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The 6 Types of Attendees at a Conference Exhibition Hall

After spending 4 days helping out manning our booth at the Agile2009 conference in Chicago, I came to the conclusion that there are 6 types of visitors to the exhibition hall where various companies have a booth showcasing their products and services. Below is my summary of the various types. It is obvioulsy impossible to tell in which category an individual falls in unless you spend time talking them. The list below should help you qualify your potential leads.

  • The Genuinly Interested: Having a booth at such events represents an important expense for many organizations and most people expect (at least hope) to cover their expenses by getting people to purchase their products or services. The Genuinly Interested attendee is exactly the type of individual companies target when they choose to rent a booth. The Genuinely Interested attendee demonstrates a positive reaction to your presentation, typically followed by one or more questions about the product. If an individual spends more than 10 minutes in your booth talking to you about your product, then requests further information and even offers to give you their business card – see our thoughts in opt-in marketing – you have a good potential. Needless to say, although this never guarantees a quick or even a direct sale, it is a great opportunity to educate your visitors who may potentially become a spokesperson for your product which would eventually lead to sales generation.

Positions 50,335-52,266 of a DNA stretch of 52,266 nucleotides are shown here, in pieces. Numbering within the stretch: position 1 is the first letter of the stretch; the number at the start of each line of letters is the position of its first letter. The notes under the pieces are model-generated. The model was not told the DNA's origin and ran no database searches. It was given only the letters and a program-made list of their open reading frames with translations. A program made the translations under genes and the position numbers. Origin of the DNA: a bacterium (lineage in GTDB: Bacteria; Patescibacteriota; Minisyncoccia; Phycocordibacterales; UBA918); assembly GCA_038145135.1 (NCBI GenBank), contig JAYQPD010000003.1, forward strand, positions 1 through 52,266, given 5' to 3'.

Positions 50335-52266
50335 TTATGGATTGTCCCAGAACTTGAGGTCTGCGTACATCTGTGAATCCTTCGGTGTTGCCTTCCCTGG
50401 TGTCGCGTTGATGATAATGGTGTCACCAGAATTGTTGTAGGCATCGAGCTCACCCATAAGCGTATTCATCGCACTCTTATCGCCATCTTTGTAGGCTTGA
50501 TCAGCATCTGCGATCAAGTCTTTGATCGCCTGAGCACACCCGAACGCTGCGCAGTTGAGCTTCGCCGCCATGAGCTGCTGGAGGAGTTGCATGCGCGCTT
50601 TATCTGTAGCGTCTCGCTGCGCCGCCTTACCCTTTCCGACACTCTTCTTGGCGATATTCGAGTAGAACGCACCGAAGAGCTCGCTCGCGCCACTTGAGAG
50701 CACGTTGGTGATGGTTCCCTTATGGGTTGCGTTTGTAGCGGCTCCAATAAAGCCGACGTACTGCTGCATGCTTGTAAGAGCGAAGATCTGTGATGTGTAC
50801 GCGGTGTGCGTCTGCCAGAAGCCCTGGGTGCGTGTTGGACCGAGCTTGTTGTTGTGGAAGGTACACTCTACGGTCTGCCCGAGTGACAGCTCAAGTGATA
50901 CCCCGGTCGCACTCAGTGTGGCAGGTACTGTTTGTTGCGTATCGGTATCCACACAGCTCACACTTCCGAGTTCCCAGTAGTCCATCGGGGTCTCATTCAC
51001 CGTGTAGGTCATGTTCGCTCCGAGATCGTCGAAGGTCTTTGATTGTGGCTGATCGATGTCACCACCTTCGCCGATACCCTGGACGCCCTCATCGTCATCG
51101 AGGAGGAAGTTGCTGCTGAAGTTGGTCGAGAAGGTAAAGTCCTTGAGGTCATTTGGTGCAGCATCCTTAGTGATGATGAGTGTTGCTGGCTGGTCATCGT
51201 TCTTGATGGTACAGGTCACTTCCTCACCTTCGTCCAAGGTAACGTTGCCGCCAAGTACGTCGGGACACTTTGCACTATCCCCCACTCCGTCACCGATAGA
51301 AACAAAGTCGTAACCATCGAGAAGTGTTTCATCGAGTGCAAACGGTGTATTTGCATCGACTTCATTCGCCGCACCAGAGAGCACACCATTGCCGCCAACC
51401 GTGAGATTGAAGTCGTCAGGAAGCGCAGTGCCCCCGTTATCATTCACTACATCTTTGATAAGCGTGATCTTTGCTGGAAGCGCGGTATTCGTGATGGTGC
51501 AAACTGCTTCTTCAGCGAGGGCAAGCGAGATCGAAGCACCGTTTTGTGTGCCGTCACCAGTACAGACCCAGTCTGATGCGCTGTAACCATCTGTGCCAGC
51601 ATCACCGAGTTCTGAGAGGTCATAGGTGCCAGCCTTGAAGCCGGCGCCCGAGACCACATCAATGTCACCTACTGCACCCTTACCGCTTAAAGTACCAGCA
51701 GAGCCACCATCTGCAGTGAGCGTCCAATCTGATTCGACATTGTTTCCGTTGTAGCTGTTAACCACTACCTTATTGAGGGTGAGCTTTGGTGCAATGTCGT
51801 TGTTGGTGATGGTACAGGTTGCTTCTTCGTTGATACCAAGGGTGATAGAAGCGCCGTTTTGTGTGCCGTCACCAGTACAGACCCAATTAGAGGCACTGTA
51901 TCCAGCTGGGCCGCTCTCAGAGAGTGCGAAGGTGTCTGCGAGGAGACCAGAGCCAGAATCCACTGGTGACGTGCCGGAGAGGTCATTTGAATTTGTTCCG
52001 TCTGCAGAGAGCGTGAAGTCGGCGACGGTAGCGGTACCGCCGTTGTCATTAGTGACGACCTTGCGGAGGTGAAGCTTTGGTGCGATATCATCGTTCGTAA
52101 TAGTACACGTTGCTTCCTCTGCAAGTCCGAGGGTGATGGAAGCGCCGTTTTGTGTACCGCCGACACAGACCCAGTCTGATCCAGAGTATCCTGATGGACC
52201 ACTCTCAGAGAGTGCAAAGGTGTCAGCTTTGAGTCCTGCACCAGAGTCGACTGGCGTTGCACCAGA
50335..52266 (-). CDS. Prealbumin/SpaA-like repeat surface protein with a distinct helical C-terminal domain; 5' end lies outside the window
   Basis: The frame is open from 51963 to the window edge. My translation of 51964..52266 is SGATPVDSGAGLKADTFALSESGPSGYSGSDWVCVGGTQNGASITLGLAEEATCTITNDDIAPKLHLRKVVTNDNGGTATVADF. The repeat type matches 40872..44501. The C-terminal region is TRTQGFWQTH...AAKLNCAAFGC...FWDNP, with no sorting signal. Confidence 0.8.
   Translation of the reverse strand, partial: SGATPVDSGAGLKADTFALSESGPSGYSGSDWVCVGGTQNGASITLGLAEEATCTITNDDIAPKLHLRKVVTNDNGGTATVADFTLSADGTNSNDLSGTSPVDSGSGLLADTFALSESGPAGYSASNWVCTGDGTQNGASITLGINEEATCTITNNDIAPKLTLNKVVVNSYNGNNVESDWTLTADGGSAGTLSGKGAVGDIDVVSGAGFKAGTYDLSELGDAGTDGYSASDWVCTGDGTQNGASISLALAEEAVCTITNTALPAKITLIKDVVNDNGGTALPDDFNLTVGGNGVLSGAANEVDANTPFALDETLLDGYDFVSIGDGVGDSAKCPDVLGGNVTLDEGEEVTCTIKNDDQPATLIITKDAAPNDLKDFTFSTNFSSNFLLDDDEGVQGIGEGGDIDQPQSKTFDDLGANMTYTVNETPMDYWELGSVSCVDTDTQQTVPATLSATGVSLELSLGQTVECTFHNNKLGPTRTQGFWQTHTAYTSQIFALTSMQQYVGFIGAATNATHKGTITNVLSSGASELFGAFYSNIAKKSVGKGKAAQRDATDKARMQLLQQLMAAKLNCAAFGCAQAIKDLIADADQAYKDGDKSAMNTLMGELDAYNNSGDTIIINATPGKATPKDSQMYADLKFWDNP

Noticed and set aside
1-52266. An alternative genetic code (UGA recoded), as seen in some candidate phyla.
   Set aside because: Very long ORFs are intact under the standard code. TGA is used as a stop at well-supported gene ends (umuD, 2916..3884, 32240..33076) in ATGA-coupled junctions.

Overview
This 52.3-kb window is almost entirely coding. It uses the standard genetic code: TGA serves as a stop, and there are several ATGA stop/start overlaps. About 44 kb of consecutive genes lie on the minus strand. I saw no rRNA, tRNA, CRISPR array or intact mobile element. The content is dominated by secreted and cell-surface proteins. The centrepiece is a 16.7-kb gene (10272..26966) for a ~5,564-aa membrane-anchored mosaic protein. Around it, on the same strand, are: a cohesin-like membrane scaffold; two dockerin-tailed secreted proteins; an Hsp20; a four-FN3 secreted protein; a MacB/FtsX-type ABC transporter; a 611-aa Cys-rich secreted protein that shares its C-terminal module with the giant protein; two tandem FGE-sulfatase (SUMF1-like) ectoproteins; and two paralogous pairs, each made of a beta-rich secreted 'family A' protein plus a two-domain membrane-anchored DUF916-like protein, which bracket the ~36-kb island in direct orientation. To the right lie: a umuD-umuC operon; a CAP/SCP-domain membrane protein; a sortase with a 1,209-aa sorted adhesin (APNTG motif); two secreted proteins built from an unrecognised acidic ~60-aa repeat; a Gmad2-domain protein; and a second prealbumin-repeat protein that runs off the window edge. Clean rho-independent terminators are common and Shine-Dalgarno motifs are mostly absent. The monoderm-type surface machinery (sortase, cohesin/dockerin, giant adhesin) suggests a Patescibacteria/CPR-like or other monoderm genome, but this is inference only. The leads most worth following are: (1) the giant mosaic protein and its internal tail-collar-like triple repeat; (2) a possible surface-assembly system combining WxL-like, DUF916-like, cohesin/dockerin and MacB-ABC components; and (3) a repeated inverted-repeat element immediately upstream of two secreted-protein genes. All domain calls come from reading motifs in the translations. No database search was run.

• The Skeptical: The initial behavior of the Skeptical is similar to that of the Genuinly Interested individual with the exception that the Skeptical is a little more difficult to handle as he seems more interested in pointing out the weaknesses of your product than he is in purchasing it. Although you may not enjoy the experience and you may wish the Skeptical to go away, that would be a mistake as the Skeptical is actually providing you useful market information. Let’s face it, people don’t have time to waste so when someone stops by your booth and actually spends time prodiving feedback, you should take advantage. As with the Genuinly Interested who may not purchase right there, the Skeptical will most probably talk about your product and the way you handle his feedback will likely have an impact down the line on your sales.
  • The Toy Collector: These individual come in various shapes and forms. The more benign Toy Collectors simply walk to your booth and ask an attendee for the goodies – “I would like a t-shirt please”, “Can I take a mug?” – and then walk directly to the next booth with the same request. The trickier ones are those who stay to listen to your elevator pitch, node, might ask a question or two and then wait for or simply ask for the goods. It is only at the last minute you realize your visitor was simply interested in getting promotional toys. Once again, this behavior might be disappointing but you are also missing an important opportunity here. The main purpose for promotional items is to give visibility to you product or service and anyone who walks aways with an item that displays your company name, your company logo, and your web site should be welcomed at your booth.